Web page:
Paramount held a special screening this evening of Jason Reitman and Diablo Cody‘s Young Adult (12.16). The kicker was that it happened at the New Beverly Cinema, a beloved West Hollywood repertory theatre that has sentimental value for many but still has awful sight lines. The good news is that I wasn’t the only one who admired the hell out of it, and that Patton Oswalt, portraying a blunt-spoken, half-crippled fat guy who befriends Charlize Theron‘s neurotic writer character, is now a Best Supporting Actor contender…definitely.
Patton Oswalt at Tuesday night’s Young Adult after-party at an art gallery on Melrose near La Brea.
I don’t know what the rules are about reviewing Young Adult, but I can least say that (a) it’s very ballsy, very well written, very uncompromising, very brazen — a leap forward for Reitman and Cody both; (b) it’s darkly funny during the first two-thirds to 75%, and sometimes hilarious; (c) it’s a kind of Jason Voorhees horror film about a raging blind woman, about egotism and myopia and the absolute mania of the self; (d) as I thought about it during the after-party I began to realize it’s more than just a character study or a black comedy, but a cautionary tale about a kind of egoistic Kardashian-like malignancy afoot in the culture right now; (e) Jack Nicholson‘s Bobby Dupea character in Five Easy Pieces bears a certain resemblance to Charlize’s Mavis Gary; ditto Isabelle Adjani‘s Adele Hugo in Francois Truffaut‘s The Story of Adele H..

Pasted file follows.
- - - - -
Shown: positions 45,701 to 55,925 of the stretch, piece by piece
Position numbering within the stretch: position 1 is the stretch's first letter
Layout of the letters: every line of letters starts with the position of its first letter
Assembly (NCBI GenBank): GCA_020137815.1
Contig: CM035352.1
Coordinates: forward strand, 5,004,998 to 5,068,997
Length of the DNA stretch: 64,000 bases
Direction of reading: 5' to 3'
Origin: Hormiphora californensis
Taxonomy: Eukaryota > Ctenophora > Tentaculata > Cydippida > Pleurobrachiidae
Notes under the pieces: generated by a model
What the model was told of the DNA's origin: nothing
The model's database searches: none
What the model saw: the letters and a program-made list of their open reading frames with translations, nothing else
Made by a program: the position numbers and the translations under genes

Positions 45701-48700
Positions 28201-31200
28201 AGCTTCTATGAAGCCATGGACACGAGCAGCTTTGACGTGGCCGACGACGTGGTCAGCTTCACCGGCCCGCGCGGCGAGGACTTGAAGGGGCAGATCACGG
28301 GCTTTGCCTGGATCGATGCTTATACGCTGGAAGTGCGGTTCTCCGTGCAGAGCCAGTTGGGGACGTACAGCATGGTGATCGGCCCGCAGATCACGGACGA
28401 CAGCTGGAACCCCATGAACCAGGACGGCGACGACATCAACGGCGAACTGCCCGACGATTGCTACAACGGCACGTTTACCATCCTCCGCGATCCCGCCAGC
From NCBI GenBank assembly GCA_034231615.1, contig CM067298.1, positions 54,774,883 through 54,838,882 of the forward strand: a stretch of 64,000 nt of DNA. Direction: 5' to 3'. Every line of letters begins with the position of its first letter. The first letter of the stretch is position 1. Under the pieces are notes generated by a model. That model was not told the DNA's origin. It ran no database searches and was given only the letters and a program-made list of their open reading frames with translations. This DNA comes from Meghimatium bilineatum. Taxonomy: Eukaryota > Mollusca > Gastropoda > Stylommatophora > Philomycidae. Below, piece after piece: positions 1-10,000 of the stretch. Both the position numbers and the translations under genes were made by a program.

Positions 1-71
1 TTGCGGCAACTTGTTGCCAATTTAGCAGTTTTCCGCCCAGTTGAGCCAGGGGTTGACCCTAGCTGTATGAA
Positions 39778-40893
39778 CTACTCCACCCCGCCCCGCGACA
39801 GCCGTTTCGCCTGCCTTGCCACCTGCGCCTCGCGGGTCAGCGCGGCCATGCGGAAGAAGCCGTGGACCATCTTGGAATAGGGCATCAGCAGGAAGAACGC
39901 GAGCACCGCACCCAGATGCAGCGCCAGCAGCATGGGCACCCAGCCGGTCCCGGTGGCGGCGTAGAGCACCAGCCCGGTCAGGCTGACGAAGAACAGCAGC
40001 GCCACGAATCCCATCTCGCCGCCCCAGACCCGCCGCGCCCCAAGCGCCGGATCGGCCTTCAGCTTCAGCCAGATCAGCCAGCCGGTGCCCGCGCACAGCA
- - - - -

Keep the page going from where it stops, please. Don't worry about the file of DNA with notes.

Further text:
A guy named Chris who attended the screening shared some comments tonight in an email, including this one: “I do believe that Patton Oswalt is a lock for a Best Supporting Actor nomination, and may even be the frontrunner. The character of Matt Freehauf sticks with you long after the credits are finished, and it is so much more then the ‘comic relief’ performance that the trailer has made it out to be. If Young Adult is a game changer for anyone, it is Patton Oswalt.”
(I. to r.) Diablo Cody, Charlize Theron, Elizabeth Reaser.
(l. to r.) Cody, Theron, Reaser, Patton Oswalt, director Jason Reitman.